moting chemicals," Proc. Nat. Acad. Sci., Vol. 22 (1936), pp. 628-36.


15. HAGERMAN, P. "Ober durch beta-indolessigsaure ausgeloste partheno-
karpie Gladiole," Gartenbauwissen schiift, Vol. 11, (1937), pp. 144-50.
16. HAUSEN, S. V. "Die Rolle des Vitamins C beim Wachtum der h6heren
Pflanzen," Biochem. Zeit., Vol. 288 (1936), p. 378.
16a. HAVAS, L. "Ascorbic acid and the germination and growth of seedlings,"
Nature, Vol. 136 (1935), p. 435.
17. HITCHCOCK, A. E., and ZIMMERMAN, P. W. "Effect of growth sub-
stances on the rooting response of cuttings," Contrib. Boyce Thompson
Inst., Vol. 8 (1936), pp. 63-79.
18. KOGL, F., HAAGEN SMITH, A. J., and ERXLEBEN, J. "Ober ein Phyto-
hormone der Zellstreckung," Zeits, physiol. Chem., Vol. 214 (1933), pp.
19. KOGL, F., and HAAGEN SMIT, J. "Biotin und Aneurin als Phytohormone,"
Zeitschr. Physiol. Chem., Vol. 243 (1936), pp. 209-26.
20. KRAUS, E. J., BROWN, N. A., and HAMNER, K. C. "Histological reactions
of bean plants to indoleacetic acid," Bot. Gaz., Vol. 98 (1936), pp. 370-
21. LA RUE, C. D. "Intumescences on poplar leaves. III. The role of
plant growth hormones in their production," Am. I. Bot., Vol. 23, pp.
22. OVERBEEK, J. VAN. "Wuchsstoff, Lichtwachstumsreaktion und Photo-
tropismus bei Raphanus," Rec. trav. bat. neerl., Vol. 30 (1933), pp. 536-
23. PAAL, A. "Ober phototropische Reizeitung," Jahrb. wiss. Bot., Vol. 58
(1919), pp. 406-58.
24. RAY, S. "On the nature of the precursor of the vitamin C in the vege-
table kingdom. 1. Vitamin C in the growing pea seedling," Biochem.
Jour., Vol. 28 (1934), p. 996.
25. REED, H. S., and HALMA, F. F. "On the existence of a growth inhibiting
substance in the Chinese lemon," Univ. Calif. Publ. Agr. Sci., Vol. 4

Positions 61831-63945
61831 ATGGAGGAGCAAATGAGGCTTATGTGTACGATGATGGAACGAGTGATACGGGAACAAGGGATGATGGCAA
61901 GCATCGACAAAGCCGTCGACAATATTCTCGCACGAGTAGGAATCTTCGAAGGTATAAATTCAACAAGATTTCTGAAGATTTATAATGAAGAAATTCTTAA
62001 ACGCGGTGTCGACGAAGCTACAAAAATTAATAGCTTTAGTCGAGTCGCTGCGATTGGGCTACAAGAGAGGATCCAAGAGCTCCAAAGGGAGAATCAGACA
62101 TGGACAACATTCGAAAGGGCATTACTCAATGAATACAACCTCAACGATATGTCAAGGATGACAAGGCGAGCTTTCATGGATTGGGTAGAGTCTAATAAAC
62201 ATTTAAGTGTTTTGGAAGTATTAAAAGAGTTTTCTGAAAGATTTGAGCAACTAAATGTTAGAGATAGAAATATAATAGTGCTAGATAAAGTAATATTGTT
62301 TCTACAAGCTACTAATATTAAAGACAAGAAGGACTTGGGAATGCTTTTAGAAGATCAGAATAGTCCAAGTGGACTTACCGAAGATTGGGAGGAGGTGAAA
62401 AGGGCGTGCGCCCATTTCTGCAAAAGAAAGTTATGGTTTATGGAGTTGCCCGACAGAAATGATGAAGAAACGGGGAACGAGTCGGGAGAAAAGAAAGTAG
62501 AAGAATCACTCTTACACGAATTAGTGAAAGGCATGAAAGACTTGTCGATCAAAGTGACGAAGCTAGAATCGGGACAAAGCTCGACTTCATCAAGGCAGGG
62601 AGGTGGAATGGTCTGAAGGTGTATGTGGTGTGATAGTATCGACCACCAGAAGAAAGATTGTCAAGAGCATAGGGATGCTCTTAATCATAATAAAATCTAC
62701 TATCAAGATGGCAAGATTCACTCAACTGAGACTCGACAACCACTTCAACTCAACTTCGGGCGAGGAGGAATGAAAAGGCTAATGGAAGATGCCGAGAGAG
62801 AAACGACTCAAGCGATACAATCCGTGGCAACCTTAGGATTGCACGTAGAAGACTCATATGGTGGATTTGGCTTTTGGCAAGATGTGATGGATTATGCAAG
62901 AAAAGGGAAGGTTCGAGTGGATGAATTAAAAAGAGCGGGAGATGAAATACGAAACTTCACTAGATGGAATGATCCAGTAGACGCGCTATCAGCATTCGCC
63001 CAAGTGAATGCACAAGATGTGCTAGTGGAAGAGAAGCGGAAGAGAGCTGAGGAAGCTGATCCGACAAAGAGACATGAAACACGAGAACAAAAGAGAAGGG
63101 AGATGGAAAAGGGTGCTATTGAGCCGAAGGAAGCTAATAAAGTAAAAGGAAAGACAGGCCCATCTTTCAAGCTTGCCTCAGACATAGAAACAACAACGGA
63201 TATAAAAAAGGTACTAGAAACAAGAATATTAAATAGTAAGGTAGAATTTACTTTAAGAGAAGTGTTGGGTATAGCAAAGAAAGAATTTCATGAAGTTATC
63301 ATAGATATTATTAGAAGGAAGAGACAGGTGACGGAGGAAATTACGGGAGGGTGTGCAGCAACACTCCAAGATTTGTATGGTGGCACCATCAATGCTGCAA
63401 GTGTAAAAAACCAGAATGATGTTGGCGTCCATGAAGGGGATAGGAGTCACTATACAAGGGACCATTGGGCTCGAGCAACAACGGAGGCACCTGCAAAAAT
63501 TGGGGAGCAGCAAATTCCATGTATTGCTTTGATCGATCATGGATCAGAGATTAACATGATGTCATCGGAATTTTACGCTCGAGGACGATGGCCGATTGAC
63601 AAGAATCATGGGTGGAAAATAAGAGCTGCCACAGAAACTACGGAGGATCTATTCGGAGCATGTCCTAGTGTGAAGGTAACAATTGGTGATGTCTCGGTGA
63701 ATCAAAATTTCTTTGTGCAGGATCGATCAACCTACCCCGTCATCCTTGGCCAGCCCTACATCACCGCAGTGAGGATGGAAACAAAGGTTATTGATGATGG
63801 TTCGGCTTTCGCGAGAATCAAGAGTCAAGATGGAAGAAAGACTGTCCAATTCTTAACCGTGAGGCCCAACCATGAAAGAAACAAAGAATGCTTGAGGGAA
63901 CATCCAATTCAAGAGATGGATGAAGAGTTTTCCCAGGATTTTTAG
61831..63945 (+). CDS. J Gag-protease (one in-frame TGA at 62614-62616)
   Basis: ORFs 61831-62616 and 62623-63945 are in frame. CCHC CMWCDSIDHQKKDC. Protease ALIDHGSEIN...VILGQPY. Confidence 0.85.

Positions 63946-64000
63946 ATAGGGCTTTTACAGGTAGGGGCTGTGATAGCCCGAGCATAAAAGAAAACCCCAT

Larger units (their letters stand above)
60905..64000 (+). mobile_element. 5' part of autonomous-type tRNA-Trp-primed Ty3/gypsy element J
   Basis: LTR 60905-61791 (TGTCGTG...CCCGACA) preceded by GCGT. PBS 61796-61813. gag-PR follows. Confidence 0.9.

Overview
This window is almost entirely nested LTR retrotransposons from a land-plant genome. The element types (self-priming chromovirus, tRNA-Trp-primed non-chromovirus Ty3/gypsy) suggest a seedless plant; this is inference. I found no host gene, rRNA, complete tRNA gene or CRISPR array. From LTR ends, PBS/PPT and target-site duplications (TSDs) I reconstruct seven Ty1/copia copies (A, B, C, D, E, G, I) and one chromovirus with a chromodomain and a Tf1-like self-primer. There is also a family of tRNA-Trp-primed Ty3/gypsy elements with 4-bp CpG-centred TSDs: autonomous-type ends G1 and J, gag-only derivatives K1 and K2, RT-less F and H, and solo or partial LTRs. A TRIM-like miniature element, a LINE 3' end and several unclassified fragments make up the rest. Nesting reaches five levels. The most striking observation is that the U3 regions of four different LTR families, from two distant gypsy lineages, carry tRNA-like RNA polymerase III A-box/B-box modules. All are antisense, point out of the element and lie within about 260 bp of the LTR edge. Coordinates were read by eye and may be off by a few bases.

(1919) No. 3, pp. 99-112.
26. .RoBBIus, W. J., and BARTLEY, M. "Vitamin B1 and the growth of ex-
cised tomato roots," Science, Vol. 85 (1937), pp. 246-7.
27. SACHS, J. "Stoff und Form der Pflanzenorgane," Arb. bot. Inst. Wurz-
burg, Vol. 2 (1880), pp. 452-88.
28. SHERMAN, H., and SMITH, S. The vitamins. (New York Chem. Cata-
logue Co., 1931).
29. SNOW, R. "Activation of Cambial Growth by pure hormones," Nature,
Vol. 135 (1935), p. 876.
39. S6DING, H. "Ober den Einfluss von Wuchsstoff auf das Dickenwach-
stum der Biume," Ber. d. bot. Ges., Vol. 54 (1936), pp. 291-304.
31. THIMANN, K. V. "On the plant growth hormone produced by Rhizopus
suinus," I. Biol. Chem., Vol. 109 (1935), pp. 279-91.
32. "On the physiology of the formation of nodules on legume
roots," Proc. Nat Acad. Sc., Vol. 22 (1936), pp. 511-4


33. "On the nature of inhibitions caused by auxin," Amer. Jour.
Bot. Vol 23 (1937), pp. 561-9.
34. THIMANN, K. V., and KOEPFLI, J. B. "Identity of the growth-promoting
and root-forming substances of plants," Nature, Vol. 135 (1935), p. 101.
35. THIMANN, K. V., and LANE, R. H. "After-effects of the treatment of
seed with auxin," Amer. Jour. Bot., Vol. 25 (1938), pp. 535-42.
36. THIMANN, K. V., and SKOOG, F. "On the inhibition of bud development
and other functions of growth substance in Vicia faba," Proc. Roy. Soc.
B, Vol. 114 (1934), pp. 317-39.
37. THIMANN, K. V., and WENT, F. W. "On the chemical nature of the
root-forming hormone," Proc. Kon. Akad. Wetcnsch. Amsterdam, Vol.
37 (1934), pp. 456-9.
38. TRAUB, H. P. "Growth substances with particular reference to sub-
tropical fruit plants," Proc. Amer. Soc. Hort. Sci., Vol. 35 (1938), pp.
39. VIRTANEN, A. V., HAUSEN, S., und SAASTAMOINEN, S. Untersuchungen
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40. WENT, F. W. "On growth-accelerating substances in the coleoptile of
Avena sativa," Proc. Kon. Akad. Wetensch. Amsterdam. Vol 30 (1926),
pp. 10-19.
41. "Wuchsstoff und Wachstum," Rec. trav. bot. neerl., Vol. 25
(1928), pp. 1-116.
42. "On a substance causing root formation," Proc. Kon. Akad.
Wetensch. Amsterdam, Vol. 32 (1929), pp. 35-9.
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The Macmillan Co., 1937).